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2013 Winn feline health grants

Jun 03, 2013
The Winn Feline Foundation is pleased to announce the award of nine feline medical research grants funded through the generous support of private and corporate donations from around the world. Winn Board President Vicki Thayer, DVM, DABVP (Feline) commented, “We had a very large pool of grant proposals this year, and were impressed by the scope of studies and commitment of the researchers. The review committee considered 59 proposals and, based on a number of criteria including the quality of the science, impact of results and available funding, selected the top nine studies by consensus. This year we awarded $176,752 in grants for studies on a variety of diseases including asthma, FIP, cardiomyopathy in Norwegian Forest Cats, ringworm, pain management, kidney disease and tear disorders of the eyes.”
 

BRIA FUND STUDIES:
W13-020 : In vivo efficacy study of virus protease inhibitors against feline coronaviruses in a mouse model; $19,920
Yunjeong Kim; Kansas State University
This study is available for sponsorship

Despite the importance of FIP as the leading infectious cause of death in young cats, there is no specific treatment approved for FIP. Therefore, it is highly desirable to develop antiviral drugs for FIP to prolong the length and quality of life for cats affected by this devastating disease. The feline coronavirus uses protease enzymes for virus replication. These researchers recently discovered novel inhibitors against the feline coronavirus 3CL protease, and these inhibitors potently inhibited the replication of feline coronaviruses in cells. The goal of this project is to test the antiviral activity of protease inhibitors in a mouse model.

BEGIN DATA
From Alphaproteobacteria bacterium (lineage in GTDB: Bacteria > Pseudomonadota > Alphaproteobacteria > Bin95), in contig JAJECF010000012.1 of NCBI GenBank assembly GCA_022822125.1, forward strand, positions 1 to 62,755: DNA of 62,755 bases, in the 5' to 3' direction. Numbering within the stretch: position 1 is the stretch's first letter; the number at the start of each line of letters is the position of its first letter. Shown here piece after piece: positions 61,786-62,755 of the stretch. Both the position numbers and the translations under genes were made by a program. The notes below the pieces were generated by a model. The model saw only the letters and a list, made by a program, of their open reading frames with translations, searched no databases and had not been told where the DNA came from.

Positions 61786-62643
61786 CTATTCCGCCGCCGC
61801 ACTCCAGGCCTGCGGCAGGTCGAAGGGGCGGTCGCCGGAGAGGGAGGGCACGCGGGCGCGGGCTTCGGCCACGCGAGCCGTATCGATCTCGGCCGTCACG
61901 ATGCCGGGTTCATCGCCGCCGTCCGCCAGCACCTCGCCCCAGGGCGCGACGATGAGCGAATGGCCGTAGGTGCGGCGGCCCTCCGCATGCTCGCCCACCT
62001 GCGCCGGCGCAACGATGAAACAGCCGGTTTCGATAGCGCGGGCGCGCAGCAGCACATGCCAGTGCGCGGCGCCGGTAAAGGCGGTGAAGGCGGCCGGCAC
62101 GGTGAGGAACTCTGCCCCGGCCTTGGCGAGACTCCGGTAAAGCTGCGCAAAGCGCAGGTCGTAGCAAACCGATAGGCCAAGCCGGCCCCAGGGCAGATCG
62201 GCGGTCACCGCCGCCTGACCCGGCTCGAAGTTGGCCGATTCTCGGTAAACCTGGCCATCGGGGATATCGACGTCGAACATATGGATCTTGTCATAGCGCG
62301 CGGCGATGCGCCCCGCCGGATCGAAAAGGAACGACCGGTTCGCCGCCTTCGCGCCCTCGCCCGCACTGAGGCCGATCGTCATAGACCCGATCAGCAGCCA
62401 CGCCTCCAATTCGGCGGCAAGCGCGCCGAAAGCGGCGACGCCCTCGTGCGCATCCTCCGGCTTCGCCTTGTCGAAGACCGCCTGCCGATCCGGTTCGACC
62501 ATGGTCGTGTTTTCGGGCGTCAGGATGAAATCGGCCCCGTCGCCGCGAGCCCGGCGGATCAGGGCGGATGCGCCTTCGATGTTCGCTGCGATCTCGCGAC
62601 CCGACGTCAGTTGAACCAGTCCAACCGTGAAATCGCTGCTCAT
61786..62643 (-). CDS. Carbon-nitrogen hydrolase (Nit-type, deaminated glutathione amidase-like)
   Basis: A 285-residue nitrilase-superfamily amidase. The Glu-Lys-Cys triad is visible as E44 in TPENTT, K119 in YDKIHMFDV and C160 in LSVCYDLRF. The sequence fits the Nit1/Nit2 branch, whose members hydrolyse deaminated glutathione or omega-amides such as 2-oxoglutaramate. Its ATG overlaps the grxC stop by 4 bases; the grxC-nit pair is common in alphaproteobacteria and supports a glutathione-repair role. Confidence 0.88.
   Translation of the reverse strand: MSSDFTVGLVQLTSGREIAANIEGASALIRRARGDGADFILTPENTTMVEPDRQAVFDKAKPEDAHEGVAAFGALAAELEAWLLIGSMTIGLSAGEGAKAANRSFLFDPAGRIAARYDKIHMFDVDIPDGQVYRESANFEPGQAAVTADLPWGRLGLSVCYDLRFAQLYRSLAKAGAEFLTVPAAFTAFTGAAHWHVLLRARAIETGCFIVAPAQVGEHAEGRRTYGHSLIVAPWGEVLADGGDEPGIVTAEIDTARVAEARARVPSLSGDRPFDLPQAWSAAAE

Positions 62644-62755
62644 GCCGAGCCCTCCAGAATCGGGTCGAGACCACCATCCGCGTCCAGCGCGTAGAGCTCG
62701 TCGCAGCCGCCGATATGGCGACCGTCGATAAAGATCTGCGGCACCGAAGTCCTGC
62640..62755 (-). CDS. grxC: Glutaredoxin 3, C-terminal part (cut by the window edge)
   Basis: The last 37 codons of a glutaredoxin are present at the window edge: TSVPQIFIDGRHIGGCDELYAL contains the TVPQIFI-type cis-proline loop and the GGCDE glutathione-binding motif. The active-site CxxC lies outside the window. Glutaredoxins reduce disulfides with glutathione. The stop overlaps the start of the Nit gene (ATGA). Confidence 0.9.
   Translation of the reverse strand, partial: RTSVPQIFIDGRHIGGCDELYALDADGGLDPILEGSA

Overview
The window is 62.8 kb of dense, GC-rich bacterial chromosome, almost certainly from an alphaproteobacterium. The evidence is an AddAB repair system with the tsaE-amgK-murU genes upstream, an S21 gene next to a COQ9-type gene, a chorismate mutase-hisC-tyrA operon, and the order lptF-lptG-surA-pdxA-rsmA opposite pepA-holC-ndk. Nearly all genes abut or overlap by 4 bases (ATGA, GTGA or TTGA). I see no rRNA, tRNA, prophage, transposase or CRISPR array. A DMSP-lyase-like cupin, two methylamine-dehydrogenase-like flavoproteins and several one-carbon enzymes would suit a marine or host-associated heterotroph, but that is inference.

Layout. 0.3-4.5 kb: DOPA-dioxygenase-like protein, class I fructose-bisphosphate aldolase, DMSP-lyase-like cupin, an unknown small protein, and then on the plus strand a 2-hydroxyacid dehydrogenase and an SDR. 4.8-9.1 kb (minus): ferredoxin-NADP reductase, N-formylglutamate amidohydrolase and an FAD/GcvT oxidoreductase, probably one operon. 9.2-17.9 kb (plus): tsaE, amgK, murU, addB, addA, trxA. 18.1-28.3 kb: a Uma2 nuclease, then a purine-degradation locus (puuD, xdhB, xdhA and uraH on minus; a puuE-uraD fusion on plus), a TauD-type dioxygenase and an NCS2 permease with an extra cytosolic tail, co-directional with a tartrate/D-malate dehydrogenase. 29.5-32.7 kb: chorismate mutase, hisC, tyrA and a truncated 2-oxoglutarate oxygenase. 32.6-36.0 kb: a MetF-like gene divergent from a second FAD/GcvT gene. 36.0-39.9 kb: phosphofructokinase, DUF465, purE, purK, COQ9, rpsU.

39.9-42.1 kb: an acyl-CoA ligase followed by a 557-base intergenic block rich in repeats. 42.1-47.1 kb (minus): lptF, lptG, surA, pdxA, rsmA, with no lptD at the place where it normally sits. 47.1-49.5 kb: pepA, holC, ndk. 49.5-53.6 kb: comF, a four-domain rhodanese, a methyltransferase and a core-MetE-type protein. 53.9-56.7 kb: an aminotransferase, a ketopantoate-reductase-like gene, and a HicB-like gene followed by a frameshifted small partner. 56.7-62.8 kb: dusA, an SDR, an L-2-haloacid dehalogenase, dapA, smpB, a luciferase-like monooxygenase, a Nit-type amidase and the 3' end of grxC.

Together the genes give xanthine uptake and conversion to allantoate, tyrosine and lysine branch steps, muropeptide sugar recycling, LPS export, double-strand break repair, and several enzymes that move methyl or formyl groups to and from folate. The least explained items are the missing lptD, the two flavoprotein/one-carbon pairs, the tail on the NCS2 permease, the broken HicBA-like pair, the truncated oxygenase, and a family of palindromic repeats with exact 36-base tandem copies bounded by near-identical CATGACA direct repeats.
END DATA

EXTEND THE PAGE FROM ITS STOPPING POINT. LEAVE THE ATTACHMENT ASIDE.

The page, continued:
W13-019 : Host immune response of feline kidney cells to pathogenic and non-pathogenic feline coronavirus strains: Developing biomarkers for FIP; $25,000
Yvonne Drechsler, PhD and Pedro Diniz, DVM, PhD; Western University of Health Sciences